Heidi: Yes, and now my latest one as we’ve talked about a few weeks ago is, “We don’t hurry, there’s no need to rush.” We also have a little family song that my kids love and that’s been so helpful to me. Sometimes we’re stressed and we’re trying to get things done and people are short tempered. One little voice will pipe up in the family and go, “I’m doing the best that I can, so be patient with me and soon you will see that I’m doing the best that I can.” And that’s so helpful because it deescalates the situation and is a reminder like, “Oh we are cleaning and we’re trying to get it ready before Jani comes to the house.” The child is doing the best that they can or when all my kids are asking me something, I’ll sing that song to them because it reminds them that momis doing the best that she can. I love just having little family things that ground us together.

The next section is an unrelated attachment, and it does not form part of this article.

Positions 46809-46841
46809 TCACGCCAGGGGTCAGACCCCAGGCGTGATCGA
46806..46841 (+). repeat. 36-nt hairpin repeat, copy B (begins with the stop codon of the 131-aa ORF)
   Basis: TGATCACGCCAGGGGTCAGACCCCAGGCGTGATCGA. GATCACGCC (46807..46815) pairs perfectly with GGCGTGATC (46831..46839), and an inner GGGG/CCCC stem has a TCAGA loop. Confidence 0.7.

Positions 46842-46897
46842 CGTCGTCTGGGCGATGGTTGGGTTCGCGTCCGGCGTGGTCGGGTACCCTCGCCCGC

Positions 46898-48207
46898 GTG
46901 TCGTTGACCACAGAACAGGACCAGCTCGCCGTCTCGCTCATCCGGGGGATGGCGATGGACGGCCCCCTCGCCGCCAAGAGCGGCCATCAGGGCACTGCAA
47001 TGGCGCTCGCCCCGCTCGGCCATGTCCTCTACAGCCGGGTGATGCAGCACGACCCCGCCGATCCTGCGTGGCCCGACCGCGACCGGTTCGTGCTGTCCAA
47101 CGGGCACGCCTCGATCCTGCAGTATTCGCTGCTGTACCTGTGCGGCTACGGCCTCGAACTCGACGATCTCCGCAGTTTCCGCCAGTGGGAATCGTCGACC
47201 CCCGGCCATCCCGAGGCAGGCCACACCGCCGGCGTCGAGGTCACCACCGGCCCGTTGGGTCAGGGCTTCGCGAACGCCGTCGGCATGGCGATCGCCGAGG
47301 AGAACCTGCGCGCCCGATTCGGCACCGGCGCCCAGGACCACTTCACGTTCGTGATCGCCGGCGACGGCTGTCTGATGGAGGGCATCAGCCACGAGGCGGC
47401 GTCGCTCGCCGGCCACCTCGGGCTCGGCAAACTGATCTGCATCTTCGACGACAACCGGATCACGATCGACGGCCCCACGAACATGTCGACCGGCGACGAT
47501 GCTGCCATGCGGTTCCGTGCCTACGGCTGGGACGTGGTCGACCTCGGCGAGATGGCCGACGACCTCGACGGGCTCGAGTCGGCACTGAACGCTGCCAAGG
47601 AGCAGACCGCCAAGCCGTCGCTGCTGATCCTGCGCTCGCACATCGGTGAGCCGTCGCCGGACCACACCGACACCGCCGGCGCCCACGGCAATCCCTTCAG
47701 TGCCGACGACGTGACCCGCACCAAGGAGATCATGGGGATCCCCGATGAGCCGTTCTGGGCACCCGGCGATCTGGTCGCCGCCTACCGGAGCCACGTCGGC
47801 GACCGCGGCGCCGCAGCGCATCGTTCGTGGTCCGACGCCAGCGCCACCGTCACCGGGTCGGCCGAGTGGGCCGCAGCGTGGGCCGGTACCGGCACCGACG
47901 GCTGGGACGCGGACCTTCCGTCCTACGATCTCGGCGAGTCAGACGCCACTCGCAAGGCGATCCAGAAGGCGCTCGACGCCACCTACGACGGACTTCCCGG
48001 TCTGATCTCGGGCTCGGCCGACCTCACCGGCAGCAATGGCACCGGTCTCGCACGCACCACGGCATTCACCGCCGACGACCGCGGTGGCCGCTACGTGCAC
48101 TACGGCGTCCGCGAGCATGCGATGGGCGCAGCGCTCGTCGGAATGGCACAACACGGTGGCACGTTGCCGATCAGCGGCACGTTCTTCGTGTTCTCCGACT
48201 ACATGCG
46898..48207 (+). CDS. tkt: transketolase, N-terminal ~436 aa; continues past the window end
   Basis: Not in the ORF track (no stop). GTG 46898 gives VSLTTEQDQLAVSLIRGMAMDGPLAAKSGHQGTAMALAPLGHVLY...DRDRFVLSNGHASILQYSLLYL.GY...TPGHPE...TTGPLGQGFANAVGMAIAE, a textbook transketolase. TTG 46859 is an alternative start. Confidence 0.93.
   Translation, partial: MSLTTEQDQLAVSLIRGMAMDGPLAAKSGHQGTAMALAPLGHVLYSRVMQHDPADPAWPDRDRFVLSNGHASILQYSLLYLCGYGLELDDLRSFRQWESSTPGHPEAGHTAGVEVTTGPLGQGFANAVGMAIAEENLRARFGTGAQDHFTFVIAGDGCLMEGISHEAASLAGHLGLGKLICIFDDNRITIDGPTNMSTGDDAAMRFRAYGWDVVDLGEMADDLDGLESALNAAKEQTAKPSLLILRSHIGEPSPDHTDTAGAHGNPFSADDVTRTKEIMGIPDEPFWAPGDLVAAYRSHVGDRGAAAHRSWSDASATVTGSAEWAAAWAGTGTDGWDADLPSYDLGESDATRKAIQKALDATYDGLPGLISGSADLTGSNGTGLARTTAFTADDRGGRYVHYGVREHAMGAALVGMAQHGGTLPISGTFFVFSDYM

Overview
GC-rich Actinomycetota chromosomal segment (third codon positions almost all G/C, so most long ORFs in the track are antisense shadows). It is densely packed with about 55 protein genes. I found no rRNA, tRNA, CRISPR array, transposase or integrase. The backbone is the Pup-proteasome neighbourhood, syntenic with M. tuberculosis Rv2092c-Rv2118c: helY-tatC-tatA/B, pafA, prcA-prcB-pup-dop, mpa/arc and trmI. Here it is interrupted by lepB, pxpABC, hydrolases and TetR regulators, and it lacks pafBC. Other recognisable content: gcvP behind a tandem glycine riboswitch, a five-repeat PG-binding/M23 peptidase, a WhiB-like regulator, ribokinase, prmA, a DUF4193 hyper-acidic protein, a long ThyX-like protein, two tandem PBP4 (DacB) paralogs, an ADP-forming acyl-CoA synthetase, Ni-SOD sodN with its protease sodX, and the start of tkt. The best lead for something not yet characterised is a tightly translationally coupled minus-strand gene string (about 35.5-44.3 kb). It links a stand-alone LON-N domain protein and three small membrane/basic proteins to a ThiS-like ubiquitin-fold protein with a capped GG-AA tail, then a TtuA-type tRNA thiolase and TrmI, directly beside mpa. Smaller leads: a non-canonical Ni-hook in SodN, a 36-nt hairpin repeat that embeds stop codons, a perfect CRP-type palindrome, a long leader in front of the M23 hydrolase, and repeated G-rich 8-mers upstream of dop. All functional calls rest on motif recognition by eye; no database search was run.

Jani: That’s wonderful. I love it, Heidi. Thanks.
Heidi: We’ll have to start singing it on the podcast!